Purpose: To implement an efficient and robust process for AccuBoost planning and treatment delivery that can be safely performed by a single Physicist while minimizing patient’s total session time. Methods: Following a thorough commissioning and validation process, templates were created in the brachytherapy planning system for each AccuBoost applicator. Tables of individual and total nominal dwell times for each applicator as a function of separation were generated to streamline planning while an Excel-based nomogram provided by the vendor functions as a secondary verification of the treatment parameters. Tables of surface dose as a function of separation and applicator, along with concise guidance documents for applicator selection, are readily available during the planning process. The entire process is described in a set of detailed Standard Operating Procedures which, in addition to the items described above, include a verbal time-out between the primary planner and the individual performing the secondary verification as well as direct visual confirmation of applicator placement using an articulated mirror. Prior to treatment initiation, a final time-out is conducted with the Radiation Oncologist. Chart documentation is finalized after the patient is released from compression following completion of the treatment. Results: With the aforementioned procedures, it has been possible to consistently limit the time required to prepare each treatment such that the patient is typically under compression for less than 10 minutes per orientation prior to the initiation of the treatment, which is particularly important for APBI cases. This process can be overseen by a single physicist assisted by a dosimetrist and has been optimized during the past 16 months, with 180 treatment sessions safely completed to date. Conclusion: This work demonstrates the implementation of an efficient and robust process for real-time-planned AccuBoost treatments that effectively minimizes

  9. Boosting foundations and algorithms

    CERN Document Server

    Schapire, Robert E

    2012-01-01

    Boosting is an approach to machine learning based on the idea of creating a highly accurate predictor by combining many weak and inaccurate "rules of thumb." A remarkably rich theory has evolved around boosting, with connections to a range of topics, including statistics, game theory, convex optimization, and information geometry. Boosting algorithms have also enjoyed practical success in such fields as biology, vision, and speech processing. At various times in its history, boosting has been perceived as mysterious, controversial, even paradoxical.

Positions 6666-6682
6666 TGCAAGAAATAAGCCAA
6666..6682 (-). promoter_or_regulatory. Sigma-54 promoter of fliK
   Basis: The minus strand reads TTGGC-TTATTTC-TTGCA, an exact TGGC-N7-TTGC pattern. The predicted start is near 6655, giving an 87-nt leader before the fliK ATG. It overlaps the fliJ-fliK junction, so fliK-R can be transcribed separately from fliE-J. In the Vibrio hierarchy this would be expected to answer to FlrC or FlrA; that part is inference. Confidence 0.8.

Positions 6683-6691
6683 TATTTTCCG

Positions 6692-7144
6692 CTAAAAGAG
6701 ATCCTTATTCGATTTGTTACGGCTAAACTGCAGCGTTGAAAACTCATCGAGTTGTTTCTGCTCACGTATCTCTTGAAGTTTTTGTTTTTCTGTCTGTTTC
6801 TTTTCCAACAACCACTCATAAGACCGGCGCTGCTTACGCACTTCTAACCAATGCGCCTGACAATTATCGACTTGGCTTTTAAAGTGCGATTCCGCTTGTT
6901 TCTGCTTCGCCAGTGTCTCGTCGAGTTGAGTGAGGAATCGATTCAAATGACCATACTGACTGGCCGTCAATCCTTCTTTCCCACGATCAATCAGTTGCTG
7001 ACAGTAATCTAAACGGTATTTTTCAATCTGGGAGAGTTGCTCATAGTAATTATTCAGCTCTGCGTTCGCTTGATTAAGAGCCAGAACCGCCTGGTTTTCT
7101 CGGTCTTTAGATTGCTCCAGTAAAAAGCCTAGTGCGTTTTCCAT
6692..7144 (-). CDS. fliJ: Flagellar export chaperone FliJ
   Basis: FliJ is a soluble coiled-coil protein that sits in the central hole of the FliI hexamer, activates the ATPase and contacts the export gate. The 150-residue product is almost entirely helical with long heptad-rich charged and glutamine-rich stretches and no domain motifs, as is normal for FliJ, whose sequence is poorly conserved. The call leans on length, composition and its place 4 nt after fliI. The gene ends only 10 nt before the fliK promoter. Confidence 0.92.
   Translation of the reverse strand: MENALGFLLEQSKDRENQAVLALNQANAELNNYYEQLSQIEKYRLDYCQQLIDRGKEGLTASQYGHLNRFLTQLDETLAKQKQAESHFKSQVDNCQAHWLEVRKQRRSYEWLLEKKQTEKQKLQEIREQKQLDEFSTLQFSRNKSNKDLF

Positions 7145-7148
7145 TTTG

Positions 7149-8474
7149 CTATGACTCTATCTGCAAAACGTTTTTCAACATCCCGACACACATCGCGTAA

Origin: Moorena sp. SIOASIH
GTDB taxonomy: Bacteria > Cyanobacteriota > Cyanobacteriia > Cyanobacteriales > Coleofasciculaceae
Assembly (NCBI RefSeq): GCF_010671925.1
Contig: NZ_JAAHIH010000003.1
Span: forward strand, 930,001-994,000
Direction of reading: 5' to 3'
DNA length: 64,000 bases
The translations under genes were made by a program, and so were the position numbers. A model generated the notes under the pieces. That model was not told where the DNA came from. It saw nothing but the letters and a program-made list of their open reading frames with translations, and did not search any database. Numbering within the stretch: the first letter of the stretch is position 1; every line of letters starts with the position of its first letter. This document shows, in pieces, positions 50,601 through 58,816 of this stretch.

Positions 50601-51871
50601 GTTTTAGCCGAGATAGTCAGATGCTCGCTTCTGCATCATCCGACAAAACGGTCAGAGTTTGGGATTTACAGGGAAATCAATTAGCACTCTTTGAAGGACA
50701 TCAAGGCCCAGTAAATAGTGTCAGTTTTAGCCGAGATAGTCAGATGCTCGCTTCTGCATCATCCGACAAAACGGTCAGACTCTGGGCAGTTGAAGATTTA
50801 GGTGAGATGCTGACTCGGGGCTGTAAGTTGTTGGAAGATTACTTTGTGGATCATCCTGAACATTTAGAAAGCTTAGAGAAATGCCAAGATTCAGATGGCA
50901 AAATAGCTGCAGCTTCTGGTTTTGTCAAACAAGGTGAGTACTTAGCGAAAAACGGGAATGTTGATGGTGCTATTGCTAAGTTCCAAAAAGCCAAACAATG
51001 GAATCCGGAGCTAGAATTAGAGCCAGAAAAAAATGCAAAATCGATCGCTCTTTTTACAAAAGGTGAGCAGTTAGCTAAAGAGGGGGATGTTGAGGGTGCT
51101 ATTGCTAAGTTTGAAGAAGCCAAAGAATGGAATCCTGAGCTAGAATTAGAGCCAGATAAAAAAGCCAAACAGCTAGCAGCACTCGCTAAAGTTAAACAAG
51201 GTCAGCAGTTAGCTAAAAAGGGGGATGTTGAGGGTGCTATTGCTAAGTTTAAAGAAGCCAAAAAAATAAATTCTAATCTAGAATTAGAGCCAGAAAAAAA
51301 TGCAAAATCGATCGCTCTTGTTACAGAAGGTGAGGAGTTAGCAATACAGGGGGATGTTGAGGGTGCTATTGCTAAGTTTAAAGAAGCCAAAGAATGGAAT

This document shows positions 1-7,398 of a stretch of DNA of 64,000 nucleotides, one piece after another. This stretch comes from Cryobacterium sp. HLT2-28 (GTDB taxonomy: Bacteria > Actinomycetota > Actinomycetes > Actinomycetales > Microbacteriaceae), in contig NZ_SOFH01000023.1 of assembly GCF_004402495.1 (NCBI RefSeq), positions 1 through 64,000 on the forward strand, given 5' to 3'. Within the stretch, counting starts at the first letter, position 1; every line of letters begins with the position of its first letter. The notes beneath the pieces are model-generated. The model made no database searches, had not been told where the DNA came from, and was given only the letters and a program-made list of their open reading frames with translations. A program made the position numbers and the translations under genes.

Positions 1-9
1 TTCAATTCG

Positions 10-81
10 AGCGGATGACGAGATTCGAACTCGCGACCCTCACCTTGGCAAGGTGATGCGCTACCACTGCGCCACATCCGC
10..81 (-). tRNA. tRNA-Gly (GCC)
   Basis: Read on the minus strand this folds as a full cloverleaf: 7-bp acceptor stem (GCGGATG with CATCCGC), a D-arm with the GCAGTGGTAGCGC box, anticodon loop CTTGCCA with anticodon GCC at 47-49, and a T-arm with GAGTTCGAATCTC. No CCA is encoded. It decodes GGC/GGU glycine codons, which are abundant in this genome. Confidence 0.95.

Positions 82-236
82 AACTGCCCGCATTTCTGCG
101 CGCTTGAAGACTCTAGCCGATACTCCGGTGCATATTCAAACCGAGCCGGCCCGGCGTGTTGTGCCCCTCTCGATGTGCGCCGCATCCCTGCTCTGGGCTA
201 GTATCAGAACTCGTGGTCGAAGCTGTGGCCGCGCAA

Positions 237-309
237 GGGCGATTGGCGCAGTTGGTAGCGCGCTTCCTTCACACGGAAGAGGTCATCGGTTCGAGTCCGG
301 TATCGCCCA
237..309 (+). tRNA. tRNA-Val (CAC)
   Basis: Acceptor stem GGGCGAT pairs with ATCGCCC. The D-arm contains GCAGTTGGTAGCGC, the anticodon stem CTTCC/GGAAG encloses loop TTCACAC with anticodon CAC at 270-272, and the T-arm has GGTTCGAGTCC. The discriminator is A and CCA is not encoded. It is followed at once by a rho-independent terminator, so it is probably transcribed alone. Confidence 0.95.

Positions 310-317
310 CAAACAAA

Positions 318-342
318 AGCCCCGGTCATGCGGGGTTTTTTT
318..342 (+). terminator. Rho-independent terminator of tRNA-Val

10. High-Dose-Rate Brachytherapy Boost for Prostate Cancer: Comparison of Two Different Fractionation Schemes

    International Nuclear Information System (INIS)

    Kaprealian, Tania; Weinberg, Vivian; Speight, Joycelyn L.; Gottschalk, Alexander R.; Roach, Mack; Shinohara, Katsuto; Hsu, I.-Chow

    2012-01-01

    Purpose: This is a retrospective study comparing our experience with high-dose-rate (HDR) brachytherapy boost for prostate cancer, using two different fractionation schemes, 600 cGy × 3 fractions (patient group 1) and 950 cGy × 2 fractions (patient group 2). Methods and Materials: A total of 165 patients were treated for prostate cancer using external beam radiation therapy up to a dose of 45 Gy, followed by an HDR brachytherapy prostate radiation boost. Between July 1997 and Nov 1999, 64 patients were treated with an HDR boost of 600 cGy × 3 fractions; and between June 2000 and Nov 2005, 101 patients were treated with an HDR boost of 950 cGy × 2 fractions. All but 9 patients had at least one of the following risk features: pretreatment prostate-specific antigen (PSA) level >10, a Gleason score ≥7, and/or clinical stage T3 disease. Results: Median follow-up was 105 months for group 1 and 43 months for group 2. Patients in group 2 had a greater number of high-risk features than group 1 (p = 0.02). Adjusted for comparable follow-up, there was no difference in biochemical no-evidence-of-disease (bNED) rate between the two fractionation scheme approaches, with 5-year Kaplan-Meier estimates of 93.5% in group 1 and 87.3% in group 2 (p = 0.19). The 5-year estimates of progression-free survival were 86% for group 1 and 83% for group 2 (p = 0.53). Among high-risk patients, there were no differences in bNED or PFS rate due to fractionation. Conclusions: Results were excellent for both groups. Adjusted for comparable follow-up, no differences were found between groups.

  11. Boost Converter Fed High Performance BLDC Drive for Solar PV Array Powered Air Cooling System

    Directory of Open Access Journals (Sweden)

    Shobha Rani Depuru

    2017-01-01